"She shouldn't have picked this guy. Big mistake," he said.

In his native commonwealth, "he's not very popular!" Trump boomed. "I thought that I would see polls saying he's at 85 per cent and Trump is going to lose Virginia! And I - people don't even like the guy."

Then, in a strange departure from his train of thought, Trump mocked Kaine's campaign demeanor.

"And you look - he's a weird little dude, man. I don't know what's going on with him," he said.

Cindy Callus raises her arms during a prayer before an event with Donald Trump and Mike Pence. Photo / AP
Cindy Callus raises her arms during a prayer before an event with Donald Trump and Mike Pence. Photo / AP

The billionaire had no kind words for Debbie Wasserman Schultz, who will step down from her perch atop the Democratic Party following an embarrassing email hacking scandal.

"I always knew she was highly overrated," he said. "Not good. But she just got fired. They said, 'Debbie, You're fired! You're out, Debbie!'"

He mostly picked Clinton apart for reportedly insisting that Wasserman Schultz step down after emails showed the DNC trying to sabotage Sanders' candidacy.

"There's no loyalty. None whatsoever. ... Hillary Clinton knew what was going on.

"So Debbie was totally loyal to Hillary, and Hillary threw her under a bus and it didn't take her five minutes to make that decision. Man, I don't want her covering my back!" he blared.

"Whether you like her or not," he said of Wasserman Schultz, "she worked very hard to rig the system so Hillary Clinton would get in.

"Little did she know that China, Russia, one of our many, many 'friends'," he said, making air-quotes with his fingers, "came in and hacked the hell out of us."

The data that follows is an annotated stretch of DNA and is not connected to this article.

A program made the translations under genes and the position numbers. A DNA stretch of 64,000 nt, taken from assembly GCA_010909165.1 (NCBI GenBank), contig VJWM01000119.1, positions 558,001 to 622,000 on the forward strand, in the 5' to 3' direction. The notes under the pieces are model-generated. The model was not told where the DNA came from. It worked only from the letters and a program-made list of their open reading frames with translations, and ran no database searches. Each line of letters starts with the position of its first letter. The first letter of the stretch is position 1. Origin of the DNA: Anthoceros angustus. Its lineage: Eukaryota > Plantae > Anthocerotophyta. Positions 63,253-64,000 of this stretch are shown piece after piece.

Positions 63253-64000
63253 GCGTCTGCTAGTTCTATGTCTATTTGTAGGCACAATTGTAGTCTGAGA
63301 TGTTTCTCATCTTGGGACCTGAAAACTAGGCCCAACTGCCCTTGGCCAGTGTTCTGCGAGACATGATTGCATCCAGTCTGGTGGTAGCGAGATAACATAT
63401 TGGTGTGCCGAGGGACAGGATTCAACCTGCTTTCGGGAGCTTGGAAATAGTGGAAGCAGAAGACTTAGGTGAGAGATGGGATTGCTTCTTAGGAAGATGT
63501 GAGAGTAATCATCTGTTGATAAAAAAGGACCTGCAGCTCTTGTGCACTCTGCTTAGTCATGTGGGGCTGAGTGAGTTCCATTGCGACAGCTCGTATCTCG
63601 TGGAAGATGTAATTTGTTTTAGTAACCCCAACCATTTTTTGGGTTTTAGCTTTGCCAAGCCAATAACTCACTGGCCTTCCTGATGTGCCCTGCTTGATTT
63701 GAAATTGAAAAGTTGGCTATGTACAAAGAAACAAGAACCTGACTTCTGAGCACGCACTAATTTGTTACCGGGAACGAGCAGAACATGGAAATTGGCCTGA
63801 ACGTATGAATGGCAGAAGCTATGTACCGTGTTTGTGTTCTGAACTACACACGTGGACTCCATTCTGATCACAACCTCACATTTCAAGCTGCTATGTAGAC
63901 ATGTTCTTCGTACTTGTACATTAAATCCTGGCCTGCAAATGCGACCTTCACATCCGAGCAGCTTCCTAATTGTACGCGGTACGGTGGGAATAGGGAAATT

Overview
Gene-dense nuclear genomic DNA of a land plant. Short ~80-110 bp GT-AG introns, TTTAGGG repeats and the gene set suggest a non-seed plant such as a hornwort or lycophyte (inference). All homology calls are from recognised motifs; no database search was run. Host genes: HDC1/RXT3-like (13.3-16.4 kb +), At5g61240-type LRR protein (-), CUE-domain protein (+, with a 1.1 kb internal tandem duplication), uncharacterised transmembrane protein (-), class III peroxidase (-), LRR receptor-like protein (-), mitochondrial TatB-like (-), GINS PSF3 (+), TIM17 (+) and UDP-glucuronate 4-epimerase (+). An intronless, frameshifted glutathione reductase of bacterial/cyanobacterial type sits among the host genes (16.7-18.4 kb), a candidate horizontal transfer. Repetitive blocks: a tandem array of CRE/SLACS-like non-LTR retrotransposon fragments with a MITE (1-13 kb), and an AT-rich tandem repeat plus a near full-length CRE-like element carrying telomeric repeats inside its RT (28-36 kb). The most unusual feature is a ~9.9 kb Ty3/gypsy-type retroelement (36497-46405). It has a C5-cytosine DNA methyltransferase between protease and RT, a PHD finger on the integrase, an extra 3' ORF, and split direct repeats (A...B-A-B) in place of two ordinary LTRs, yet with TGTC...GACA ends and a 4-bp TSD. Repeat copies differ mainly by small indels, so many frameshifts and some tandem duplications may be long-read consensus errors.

'Can you imagine what they're hacking? I guarantee we'll find the 33,000 emails.'

Pence, the Indiana Republican governor nominated for the vice presidency, introduced Trump for six minutes and came back to share the stage with him at the end of the event.

Consistent with his campaign style, he was far more gentle with Clinton.
'The policies of Barack Obama and Hilllary Clinton have weakened America's place in the world and stifled our nation's economy. And we're ready for change,' he said.

Pence invested the rest of his stage time praising Trump as a great builder whose instincts were to honor 'the men and women who work with their hands.'

'He has a heart for the American people that comes, I think, from a lifetime of building, and being around men and women who build,' Pence said.

'This is a man who has built skyscrapers and built skylines, but he's built them shoulder-to shoulder with the people who did the work.'

And speaking of the Democratic Party without naming it, he said that 'the other side' is pushing a progressive agenda including 'more government, more taxes, more regulations, and they're going to tell us this is the best we can do.'

'Well, it's nowhere near the best we can do,' he said to warm applause. 'It's just the best they can do.'